Tina Parkes of the British Academy of Floral Art looks back at the origins of this fashionable festival headgear
The flower crown is a hugely popular design, not only trending for weddings and festivals they have been featured this year on fashion catwalks and in fashion retailers, including White Stuff. So what is the inspiration for these gorgeous floral crowns?
The head dress or circlet or floral garland has been used at key life events and celebrations for thousands of years. Interestingly the circular shape represents an everlasting circle and since pagan times this has signified the circle of seasons and life. A circlet for a wedding ceremony represents the everlasting love the couple will share, traditionally the bride and groom would be blessed and then both crowned with garlands of flowers.
The Romans and Greeks used laurel leaves to make head dresses to honour and respect the victors of war and wreaths of olive for winners of competitions. The materials used also had importance and meaning, for example early headdresses were woven stems of wheat and wild flowers. The wheat signified fertility and the flowers were specially chosen as an omen of good luck and long life or to deter and ward off evil spirits. Fertility was also the reason why traditionally a Chinese bride wore orange blossom circlets. This was thought to bring children to the marriage.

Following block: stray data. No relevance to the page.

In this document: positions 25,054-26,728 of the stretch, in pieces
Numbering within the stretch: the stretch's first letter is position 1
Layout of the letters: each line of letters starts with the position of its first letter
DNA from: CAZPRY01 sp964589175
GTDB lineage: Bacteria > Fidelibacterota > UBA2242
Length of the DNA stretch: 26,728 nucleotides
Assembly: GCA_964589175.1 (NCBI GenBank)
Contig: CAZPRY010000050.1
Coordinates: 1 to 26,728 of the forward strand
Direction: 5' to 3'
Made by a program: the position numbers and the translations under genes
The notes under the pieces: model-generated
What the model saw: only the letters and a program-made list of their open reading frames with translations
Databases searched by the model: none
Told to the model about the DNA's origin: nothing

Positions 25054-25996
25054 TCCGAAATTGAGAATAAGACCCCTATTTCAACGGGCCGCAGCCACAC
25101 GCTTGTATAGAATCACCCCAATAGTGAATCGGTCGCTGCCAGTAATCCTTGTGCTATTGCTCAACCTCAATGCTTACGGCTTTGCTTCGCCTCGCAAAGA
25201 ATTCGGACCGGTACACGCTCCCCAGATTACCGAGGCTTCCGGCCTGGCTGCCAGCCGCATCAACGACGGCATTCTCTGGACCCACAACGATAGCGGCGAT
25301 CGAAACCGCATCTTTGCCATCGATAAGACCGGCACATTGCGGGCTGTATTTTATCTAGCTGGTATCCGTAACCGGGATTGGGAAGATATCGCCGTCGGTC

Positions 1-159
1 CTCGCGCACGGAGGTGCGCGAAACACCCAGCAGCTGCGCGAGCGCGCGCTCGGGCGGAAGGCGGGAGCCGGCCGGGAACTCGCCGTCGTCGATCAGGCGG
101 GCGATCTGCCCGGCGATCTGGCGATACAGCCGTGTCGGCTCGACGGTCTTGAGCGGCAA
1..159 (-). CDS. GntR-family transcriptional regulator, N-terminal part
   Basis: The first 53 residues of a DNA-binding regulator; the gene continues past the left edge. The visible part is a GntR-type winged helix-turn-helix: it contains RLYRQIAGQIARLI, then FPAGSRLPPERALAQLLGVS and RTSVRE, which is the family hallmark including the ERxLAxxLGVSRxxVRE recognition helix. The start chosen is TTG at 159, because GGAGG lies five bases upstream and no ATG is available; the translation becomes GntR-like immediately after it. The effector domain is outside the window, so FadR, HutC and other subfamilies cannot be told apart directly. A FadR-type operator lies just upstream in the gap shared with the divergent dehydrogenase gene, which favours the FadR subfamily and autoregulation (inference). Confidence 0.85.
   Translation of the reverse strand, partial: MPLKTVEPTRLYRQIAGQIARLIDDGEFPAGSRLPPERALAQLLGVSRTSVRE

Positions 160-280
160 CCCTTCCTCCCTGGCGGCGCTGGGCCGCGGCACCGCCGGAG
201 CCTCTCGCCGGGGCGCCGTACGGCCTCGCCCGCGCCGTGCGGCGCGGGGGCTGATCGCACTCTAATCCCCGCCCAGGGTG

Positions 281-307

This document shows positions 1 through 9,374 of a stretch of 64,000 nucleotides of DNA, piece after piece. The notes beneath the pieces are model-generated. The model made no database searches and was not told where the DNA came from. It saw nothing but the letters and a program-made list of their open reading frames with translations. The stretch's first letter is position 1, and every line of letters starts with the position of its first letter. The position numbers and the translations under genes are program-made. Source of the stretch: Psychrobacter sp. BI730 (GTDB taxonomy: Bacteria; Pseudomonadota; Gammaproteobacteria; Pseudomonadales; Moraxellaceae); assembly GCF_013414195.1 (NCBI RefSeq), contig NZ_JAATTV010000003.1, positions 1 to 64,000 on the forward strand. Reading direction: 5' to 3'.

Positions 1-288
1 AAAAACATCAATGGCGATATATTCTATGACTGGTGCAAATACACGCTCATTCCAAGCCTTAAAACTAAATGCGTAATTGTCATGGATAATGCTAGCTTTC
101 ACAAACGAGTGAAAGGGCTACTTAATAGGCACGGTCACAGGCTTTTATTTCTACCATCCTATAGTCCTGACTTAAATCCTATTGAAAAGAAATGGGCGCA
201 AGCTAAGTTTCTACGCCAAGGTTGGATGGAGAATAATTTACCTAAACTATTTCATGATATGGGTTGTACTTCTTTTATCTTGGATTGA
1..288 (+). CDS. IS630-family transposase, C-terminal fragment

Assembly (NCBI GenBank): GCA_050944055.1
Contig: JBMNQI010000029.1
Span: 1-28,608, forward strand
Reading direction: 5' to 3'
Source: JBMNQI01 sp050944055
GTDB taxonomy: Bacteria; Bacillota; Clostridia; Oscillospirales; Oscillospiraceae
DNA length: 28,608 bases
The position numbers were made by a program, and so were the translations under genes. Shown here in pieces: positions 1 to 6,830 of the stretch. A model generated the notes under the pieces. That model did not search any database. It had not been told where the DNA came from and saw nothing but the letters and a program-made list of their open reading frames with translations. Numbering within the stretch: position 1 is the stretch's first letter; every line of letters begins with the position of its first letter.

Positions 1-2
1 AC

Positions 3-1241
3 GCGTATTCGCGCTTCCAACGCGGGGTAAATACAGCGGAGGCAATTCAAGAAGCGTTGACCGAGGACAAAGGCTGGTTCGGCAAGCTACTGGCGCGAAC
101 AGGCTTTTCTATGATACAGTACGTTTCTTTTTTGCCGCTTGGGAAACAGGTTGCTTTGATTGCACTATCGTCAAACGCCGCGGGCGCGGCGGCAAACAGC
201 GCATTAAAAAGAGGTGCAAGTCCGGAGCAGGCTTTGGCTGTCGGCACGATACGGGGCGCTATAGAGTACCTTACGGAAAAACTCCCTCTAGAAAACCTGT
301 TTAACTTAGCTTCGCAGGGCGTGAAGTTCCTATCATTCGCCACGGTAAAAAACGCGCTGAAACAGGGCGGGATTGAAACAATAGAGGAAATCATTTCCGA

Queen Victoria was famous for wearing orange blossom in her hair and stitched onto her dress on her wedding day (1840), popularizing this practice in Europe. She also famously wore white, previously to this it was common to wear your best clothes.
Lady Diana wore a full circlet at her wedding in 1981, which lead to a revival in the larger, fuller circlets. During the 1990’s the circlets reduced in size to a simpler single line of flowers and then became less popular during the early 2000’s in part due to the cost, a fully wired circlet can take over an hour to make by a skilled florist.
Today, they are very much back in vogue reincarnated as gorgeous floral crowns, often fuller, and with much larger blooms and either symmetrical or asymmetrical. The construction can be wired, glued or woven with fresh or artificial flowers making them versatile, beautiful and fun to adorn any special event.
Pic: Julie Collins and Tina Parkes of British Academy of Floral Art
The British Academy of Floral Art will be demonstrating how to make a floral crown at the Festival and showing visitors how to make one for free on the Candide stand by the lake in front of the castle.